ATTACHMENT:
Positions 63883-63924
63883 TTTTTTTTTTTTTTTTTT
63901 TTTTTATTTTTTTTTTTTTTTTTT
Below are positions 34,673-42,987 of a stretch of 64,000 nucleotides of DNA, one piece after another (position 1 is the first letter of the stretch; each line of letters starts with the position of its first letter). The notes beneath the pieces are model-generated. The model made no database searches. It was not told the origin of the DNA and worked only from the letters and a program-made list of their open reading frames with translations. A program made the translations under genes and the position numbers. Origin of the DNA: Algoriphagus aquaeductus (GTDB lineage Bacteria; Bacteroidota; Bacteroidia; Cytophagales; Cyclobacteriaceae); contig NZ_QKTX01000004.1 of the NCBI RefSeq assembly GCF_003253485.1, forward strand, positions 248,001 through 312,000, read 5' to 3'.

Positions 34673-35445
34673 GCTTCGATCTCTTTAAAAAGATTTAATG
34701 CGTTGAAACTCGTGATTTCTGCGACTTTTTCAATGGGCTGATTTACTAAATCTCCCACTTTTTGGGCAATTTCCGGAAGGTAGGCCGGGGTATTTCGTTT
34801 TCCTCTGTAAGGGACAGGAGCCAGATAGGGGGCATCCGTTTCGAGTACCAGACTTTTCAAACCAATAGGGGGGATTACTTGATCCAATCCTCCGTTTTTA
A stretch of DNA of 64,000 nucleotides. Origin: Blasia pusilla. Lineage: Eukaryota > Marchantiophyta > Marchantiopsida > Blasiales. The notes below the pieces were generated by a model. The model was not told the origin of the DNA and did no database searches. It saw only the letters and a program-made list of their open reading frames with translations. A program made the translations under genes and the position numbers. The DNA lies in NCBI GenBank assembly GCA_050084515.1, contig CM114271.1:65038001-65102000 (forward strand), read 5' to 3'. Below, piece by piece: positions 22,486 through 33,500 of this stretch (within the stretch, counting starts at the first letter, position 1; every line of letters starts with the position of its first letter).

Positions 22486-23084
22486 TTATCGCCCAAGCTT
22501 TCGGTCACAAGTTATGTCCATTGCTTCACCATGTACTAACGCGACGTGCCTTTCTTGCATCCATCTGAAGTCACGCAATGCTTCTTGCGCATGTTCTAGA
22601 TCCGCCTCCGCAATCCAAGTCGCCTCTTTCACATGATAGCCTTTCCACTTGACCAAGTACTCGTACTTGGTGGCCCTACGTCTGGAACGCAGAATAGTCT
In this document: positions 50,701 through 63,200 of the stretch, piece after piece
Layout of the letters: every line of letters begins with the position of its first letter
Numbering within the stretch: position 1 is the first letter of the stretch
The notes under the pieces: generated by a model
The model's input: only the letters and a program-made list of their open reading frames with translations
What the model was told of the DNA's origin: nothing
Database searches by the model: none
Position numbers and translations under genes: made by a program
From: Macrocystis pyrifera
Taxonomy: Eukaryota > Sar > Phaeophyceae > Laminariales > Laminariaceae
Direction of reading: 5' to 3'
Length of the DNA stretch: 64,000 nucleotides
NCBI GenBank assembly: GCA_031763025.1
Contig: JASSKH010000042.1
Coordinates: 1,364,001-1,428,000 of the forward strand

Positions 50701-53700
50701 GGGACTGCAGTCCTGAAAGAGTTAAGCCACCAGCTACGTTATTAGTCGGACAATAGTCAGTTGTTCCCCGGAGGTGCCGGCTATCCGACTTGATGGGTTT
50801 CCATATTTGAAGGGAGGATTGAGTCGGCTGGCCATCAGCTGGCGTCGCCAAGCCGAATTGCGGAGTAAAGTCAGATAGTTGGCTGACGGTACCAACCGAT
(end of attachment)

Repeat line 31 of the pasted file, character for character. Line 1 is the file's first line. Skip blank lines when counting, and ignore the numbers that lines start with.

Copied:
50801 CCATATTTGAAGGGAGGATTGAGTCGGCTGGCCATCAGCTGGCGTCGCCAAGCCGAATTGCGGAGTAAAGTCAGATAGTTGGCTGACGGTACCAACCGAT